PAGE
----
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Ken Stabler
FILE - In this 1974 file photo, Oakland Raiders quarterback Ken Stabler looks to pass. Research on the brains of 202 former football players has confirmed what many feared in life _ evidence of chronic traumatic encephalopathy, or CTE, a devastating disease in nearly all the samples, from athletes in the NFL, college and even high school. Stabler is among the cases previously reported. (AP Photo/File)

Researchers found brain disease in 99 percent of deceased NFL players



Research conducted on 202 former football players found evidence of brain disease in nearly all of them.

A new study published Tuesday in the Journal of the American Medical Association, looked at the brains of 202 deceased American football players who donated their brains for research. Chronic traumatic encephalopathy (CTE), which is a brain disease linked to repeated head blows, was found in 99 percent of former NFL players' brains.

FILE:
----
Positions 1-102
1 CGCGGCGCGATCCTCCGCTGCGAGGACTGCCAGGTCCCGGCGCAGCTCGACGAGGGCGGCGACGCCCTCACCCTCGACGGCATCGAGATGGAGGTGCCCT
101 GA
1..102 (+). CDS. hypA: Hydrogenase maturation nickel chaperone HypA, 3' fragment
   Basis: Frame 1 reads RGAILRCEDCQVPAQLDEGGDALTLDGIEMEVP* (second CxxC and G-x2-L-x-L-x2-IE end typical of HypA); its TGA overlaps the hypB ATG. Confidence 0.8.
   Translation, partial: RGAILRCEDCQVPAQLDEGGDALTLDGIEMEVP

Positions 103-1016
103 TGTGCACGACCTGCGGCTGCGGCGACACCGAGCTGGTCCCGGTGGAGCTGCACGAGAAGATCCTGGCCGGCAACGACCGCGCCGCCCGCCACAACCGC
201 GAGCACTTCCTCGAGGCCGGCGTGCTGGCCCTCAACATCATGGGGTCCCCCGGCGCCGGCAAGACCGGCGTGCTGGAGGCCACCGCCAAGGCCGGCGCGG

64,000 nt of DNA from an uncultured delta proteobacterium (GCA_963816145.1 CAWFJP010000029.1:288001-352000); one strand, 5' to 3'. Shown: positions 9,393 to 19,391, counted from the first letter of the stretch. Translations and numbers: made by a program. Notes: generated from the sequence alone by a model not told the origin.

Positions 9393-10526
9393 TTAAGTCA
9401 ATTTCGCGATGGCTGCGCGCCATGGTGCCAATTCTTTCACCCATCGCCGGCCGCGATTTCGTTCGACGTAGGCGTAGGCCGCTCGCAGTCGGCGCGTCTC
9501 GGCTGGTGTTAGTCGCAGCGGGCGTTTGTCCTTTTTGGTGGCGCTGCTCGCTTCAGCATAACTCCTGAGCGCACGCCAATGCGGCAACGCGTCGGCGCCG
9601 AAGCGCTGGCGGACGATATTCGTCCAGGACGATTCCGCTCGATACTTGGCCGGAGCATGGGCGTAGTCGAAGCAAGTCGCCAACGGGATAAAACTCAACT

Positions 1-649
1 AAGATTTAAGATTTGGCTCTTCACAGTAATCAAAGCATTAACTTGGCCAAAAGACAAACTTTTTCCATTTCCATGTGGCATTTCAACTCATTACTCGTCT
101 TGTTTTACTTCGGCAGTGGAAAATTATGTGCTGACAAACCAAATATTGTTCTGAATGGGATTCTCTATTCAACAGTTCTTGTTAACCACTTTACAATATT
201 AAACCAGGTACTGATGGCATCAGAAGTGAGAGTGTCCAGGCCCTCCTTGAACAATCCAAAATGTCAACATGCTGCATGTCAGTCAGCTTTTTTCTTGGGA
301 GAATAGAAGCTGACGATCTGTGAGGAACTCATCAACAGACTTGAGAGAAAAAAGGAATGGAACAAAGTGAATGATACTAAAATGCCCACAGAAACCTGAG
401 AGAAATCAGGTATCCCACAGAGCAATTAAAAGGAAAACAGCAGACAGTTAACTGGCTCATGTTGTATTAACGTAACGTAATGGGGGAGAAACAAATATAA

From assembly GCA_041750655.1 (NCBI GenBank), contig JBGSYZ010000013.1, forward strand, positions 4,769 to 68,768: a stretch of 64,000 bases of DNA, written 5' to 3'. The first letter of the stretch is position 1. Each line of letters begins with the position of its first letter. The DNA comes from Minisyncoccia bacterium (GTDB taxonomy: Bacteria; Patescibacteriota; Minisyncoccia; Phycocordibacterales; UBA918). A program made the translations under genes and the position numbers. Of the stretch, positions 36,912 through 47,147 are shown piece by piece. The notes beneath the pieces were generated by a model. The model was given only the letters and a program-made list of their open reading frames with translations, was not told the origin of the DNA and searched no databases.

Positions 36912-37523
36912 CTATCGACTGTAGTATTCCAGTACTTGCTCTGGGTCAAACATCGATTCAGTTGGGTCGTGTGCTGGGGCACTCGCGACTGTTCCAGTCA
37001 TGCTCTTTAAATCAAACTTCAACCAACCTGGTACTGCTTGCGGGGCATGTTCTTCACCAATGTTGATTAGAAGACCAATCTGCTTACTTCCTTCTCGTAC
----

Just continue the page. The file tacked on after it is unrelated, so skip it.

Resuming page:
Study: CTE Affects Football Players At All Levels

Many of the donors or their families contributed because of the players' repeated concussions and troubling symptoms before death. Because most brains studied were donated by concerned family members, researchers acknowledged that there's a lack of a comparison group that is "representative of all individuals exposed to American football at the college or professional level."

"There are many questions that remain unanswered," said lead author Dr. Ann McKee, a Boston University neuroscientist.

McKee added that it's unclear whether some players' lifestyle habits like alcohol, drugs, steroids and diet could have contributed in some way.

Still, McKee said in the future research from the Boston brain bank may help doctors understand how to detect the disease when players are still alive. Currently, there is no known treatment for CTE.

What is CTE?

The Associated Press contributed to this report.

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